New York City has traditionally been a haven for small and independent businesses, but that seems to be changing. A new survey by the Center for an Urban Future titled “Attack of the Chains?” found over 5,700 chain stores in New York City’s five boroughs. As the Center’s Director told the Daily News, “There’s no question that some neighborhoods and maybe most of Manhattan is really oversaturated when it comes to chain stores…Clearly this does present a lot of problems for the mom-and-pop businesses out there.”
Not only are chain stores proliferating in NYC, but their bottom lines have been lifted by public money. Many of these chains have benefited from property tax breaks in New York’s recently reformed – but still problematic – Industrial and Commercial Incentive Program (ICIP), now the Industrial and Commercial Abatement Program (ICAP). Some of New York’s chains receiving subsidies: Dunkin’ Donuts, McDonald’s, White Castle and Rite Aid. And as big box stores have begun to creep into the city, they too have been subsidized. Most of the city’s seven Target and seven Kmart stores have received ICIP tax breaks.
At a cost of over $409 million to the city in 2007, ICIP, which provides as-of-right property tax breaks for construction or renovation projects, has been New York’s most expensive economic development program. Good Jobs New York has been a longtime critic of it, and even the city’s Economic Development Corporation has recommended reforms. In May, the Manhattan Borough President issued a report criticizing the millions in ICIP tax breaks that have gone to fast food restaurants, gas stations, and chain retail stores (we’ve also objected to the millions in ICIP subsidies for Midtown Manhattan commercial projects). The Borough President’s report noted that only about 12% of ICIP benefits for Manhattan retail went to independently owned businesses in 2008, with the remainder going to chain stores.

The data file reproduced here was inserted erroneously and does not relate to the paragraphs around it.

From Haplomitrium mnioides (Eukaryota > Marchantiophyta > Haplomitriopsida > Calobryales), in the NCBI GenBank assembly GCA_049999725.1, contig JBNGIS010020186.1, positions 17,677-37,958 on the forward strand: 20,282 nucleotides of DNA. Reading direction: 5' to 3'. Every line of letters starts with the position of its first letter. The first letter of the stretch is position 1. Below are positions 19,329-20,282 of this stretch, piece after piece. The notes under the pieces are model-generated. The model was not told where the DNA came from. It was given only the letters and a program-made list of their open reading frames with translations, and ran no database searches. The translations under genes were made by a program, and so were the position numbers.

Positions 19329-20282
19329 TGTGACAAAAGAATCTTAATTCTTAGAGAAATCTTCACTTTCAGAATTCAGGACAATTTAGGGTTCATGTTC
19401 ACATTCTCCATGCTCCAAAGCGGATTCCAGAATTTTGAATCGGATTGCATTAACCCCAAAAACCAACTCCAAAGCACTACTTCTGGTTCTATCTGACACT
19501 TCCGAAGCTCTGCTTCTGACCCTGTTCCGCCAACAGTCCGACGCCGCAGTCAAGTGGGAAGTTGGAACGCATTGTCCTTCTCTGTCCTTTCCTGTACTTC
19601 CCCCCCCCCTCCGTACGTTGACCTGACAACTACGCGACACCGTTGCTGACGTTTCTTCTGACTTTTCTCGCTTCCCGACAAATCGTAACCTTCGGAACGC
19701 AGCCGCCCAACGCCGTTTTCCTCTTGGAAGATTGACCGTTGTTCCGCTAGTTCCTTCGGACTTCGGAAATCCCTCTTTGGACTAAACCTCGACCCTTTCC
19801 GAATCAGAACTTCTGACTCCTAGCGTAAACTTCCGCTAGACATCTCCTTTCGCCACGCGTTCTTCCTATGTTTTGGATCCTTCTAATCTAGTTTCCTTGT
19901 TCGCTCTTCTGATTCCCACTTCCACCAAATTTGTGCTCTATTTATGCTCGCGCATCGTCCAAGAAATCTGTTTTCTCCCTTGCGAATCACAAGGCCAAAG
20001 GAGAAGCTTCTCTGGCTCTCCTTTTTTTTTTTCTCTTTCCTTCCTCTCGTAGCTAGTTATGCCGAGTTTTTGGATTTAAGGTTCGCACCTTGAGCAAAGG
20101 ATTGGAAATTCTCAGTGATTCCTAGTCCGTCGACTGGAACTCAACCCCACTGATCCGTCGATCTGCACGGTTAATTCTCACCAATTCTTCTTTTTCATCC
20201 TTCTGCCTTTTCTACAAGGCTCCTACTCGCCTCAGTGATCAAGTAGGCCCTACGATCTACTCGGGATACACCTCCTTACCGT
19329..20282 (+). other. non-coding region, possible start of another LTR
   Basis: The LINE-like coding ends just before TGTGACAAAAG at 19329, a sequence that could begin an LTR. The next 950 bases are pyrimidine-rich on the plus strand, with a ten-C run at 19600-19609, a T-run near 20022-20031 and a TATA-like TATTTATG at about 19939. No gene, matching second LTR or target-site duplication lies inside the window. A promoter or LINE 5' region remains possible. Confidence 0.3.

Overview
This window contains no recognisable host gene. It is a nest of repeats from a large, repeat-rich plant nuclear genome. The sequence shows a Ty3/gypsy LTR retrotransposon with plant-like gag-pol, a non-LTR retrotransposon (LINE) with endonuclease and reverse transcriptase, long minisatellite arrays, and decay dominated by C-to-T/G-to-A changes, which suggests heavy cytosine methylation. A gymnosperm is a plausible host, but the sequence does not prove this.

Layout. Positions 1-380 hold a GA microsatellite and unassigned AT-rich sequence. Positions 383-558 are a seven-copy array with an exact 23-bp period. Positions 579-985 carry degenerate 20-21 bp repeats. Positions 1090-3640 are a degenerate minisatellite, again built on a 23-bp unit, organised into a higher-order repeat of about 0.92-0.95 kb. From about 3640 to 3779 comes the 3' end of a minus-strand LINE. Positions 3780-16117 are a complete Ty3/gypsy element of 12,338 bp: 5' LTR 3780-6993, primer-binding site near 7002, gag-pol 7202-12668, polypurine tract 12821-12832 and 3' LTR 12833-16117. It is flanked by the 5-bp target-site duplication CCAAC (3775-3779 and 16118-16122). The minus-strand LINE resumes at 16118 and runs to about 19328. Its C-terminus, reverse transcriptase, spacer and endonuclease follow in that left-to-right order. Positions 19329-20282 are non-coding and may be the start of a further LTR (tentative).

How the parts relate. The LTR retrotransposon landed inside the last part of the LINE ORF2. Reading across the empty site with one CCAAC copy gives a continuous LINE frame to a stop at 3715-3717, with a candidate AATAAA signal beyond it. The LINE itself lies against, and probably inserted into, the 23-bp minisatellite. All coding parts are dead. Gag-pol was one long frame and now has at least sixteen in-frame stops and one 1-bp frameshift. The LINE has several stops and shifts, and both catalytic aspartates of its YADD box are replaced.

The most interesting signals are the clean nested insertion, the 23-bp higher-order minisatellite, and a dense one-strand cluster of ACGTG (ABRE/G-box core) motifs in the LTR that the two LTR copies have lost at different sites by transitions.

The state legislature passed program reforms this June (S6366 and S8705), converting ICIP into ICAP. Among the reforms, most retail space in Midtown Manhattan will be ineligible for benefits for any new renovations (though those already receiving ICIP will continue to). While this will affect both chains and independent stores, it has largely been the chains that have benefited. Still, the new legislation will not bar chain stores in Upper Manhattan and the outer boroughs from receiving the subsidies.
Of course, providing tax breaks to chain stores isn’t something limited to New York. Cities and states across the country give millions in subsidies to chains, including big box stores such as Wal-Mart and Cabela’s.